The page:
What is Plane Tool?- Parts, Types, and Uses

What is Plane Tool?

A hand plane is a tool for shaping wood using muscle power to force the cutting blade over the wood surface. Some rotary power planers are motorized power tools used for the same types of larger tasks but are unsuitable for fine-scale planning, where a miniature hand plane is used.

Generally, all planes are used to flatten, reduce the thickness of, and impart a smooth surface to a rough piece of lumber or timber. Planning is also used to produce horizontal, vertical, or inclined flat surfaces on workpieces usually too large for shaping, where the integrity of the whole requires the same smooth surface. Special types of planes are designed to cut joints or decorative moldings.

Hand planes are generally the combination of a cutting edge, such as a sharpened metal plate, attached to a firm body, that when moved over a wood surface, take up relatively uniform shavings, by nature of the body riding on the ‘high spots in the wood, and also by providing a relatively constant angle to the cutting edge, render the planed surface very smooth.

Overview of Plane Tools

The plane, in carpentry, is a tool made in a wide variety of sizes, used for removing rough surfaces on wood and for reducing it to size. An iron-soled carpenter’s plane, found on the site of a Roman town, near Silchester, Hampshire, Eng., dates from before AD 400.

Many European guild craftsmen of the Middle Ages worked with beautifully decorated metal planes. Planes today are mostly machine-made, of wood and steel. Plow, or grooving, planes are used for forming channels or grooves; a wide variety of special models are employed for running moldings.

What is Plane Tool?- Parts, Types, and Uses

Parts of a Plane

Two styles of planes are shown with some parts labeled. The top of the image is a bench plane; the bottom is a block plane.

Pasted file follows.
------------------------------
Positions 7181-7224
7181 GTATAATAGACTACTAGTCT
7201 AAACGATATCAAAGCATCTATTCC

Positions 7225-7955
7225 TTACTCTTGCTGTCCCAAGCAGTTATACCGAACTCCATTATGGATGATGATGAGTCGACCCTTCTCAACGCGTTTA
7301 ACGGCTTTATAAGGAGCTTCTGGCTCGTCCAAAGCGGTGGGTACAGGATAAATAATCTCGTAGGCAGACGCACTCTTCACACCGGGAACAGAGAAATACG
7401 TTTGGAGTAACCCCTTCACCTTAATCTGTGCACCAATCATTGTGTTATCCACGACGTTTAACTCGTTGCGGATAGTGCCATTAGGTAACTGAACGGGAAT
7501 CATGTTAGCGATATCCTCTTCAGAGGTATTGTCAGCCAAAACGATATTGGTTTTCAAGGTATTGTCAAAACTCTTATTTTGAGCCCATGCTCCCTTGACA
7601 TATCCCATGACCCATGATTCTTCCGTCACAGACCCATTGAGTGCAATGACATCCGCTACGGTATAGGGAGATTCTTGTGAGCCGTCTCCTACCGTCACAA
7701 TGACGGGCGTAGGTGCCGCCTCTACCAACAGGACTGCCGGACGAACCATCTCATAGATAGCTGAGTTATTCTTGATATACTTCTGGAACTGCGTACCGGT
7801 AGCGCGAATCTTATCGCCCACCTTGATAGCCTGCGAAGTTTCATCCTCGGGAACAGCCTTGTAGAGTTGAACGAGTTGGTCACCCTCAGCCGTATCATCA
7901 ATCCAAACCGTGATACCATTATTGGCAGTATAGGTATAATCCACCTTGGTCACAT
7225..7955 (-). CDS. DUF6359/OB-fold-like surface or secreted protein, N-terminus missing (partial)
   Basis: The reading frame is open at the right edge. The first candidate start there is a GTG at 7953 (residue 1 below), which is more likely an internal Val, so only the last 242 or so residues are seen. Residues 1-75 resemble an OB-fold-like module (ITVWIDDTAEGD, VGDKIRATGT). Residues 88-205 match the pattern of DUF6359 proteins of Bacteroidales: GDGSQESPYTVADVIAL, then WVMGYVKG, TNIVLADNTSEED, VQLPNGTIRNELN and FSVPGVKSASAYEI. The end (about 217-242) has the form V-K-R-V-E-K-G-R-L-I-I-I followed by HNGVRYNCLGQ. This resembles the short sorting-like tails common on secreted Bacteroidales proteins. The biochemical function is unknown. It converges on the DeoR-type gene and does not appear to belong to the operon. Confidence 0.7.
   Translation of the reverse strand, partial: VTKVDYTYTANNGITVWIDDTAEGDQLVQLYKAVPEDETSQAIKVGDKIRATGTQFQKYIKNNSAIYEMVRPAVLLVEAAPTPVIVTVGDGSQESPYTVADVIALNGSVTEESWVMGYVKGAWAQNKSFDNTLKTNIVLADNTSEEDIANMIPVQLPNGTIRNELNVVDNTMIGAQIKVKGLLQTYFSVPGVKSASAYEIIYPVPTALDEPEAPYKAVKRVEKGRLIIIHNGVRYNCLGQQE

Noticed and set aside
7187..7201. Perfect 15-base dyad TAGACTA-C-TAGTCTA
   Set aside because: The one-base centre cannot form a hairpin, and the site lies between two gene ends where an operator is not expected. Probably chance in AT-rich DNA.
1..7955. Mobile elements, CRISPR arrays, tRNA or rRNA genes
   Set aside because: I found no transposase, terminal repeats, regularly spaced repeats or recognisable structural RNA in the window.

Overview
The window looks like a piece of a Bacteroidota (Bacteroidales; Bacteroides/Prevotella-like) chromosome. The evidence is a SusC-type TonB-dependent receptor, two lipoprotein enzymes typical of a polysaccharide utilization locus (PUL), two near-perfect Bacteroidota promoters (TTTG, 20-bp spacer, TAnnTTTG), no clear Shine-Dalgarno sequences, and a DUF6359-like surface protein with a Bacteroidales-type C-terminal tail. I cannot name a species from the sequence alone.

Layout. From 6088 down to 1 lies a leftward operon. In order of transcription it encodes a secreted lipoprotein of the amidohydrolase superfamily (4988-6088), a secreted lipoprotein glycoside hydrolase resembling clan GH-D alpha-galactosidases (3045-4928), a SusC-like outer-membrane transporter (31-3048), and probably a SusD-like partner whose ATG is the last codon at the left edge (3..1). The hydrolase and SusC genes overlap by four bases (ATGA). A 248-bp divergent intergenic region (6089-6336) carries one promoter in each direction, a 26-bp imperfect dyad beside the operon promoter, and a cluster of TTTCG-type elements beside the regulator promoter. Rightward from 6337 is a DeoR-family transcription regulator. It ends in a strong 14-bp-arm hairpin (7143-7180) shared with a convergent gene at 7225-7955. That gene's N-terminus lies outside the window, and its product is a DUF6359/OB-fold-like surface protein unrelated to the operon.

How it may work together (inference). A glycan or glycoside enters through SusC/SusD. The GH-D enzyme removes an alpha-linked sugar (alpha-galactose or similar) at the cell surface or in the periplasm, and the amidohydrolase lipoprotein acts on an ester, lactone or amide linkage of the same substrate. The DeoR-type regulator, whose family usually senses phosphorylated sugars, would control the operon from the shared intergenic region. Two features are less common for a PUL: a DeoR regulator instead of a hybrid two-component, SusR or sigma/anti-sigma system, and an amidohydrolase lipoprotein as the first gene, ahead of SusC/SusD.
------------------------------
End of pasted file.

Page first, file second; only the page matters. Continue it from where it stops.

• The Mouth is an opening in the bottom of the plane down through which the blade extends, and up through which wood shavings pass.
  • The Iron is a plate of steel with a sharpened edge which cuts the wood.
  • The Lever cap holds the blade down firmly to the body of the plane.
  • The Depth adjustment knob controls how far the blade extends through the mouth.
  • The Knob is a handle on the front of the plane.
  • The Chipbreaker or Cap iron serves to make the blade more rigid and to curl and break apart wood shavings as they pass through the mouth.
  • The Lateral adjustment lever is used to adjust the iron so that the depth of cut is uniform across the mouth.
  • The Tote is a handle on the rear of the plane.
  • The Finger rest knob Block planes are held in the palm of the hand the tip of the user’s index finger rests in the indentation on top of the knob.
  • The Frog is a sliding iron wedge that holds the plane Iron at the proper angle. It slides to adjust the gap between the cutting edge and the front of the mouth. The frog is screwed down to the inside of the sole through two parallel slots and on many planes is only adjustable with a screwdriver when the plane iron is removed.

Types of Planes

Different types of bench planes are designed to perform different tasks, with the name and size of the plane being defined by the use. They are designed to be used in order:

  • A scrub plane, which removes large amounts of wood quickly, is typically around 9 inches (230 mm) in length, but narrower than a smoothing plane.
  • A jack plane is around 14 inches (350 mm) long, continues the job of roughing out, but with more accuracy than the scrub.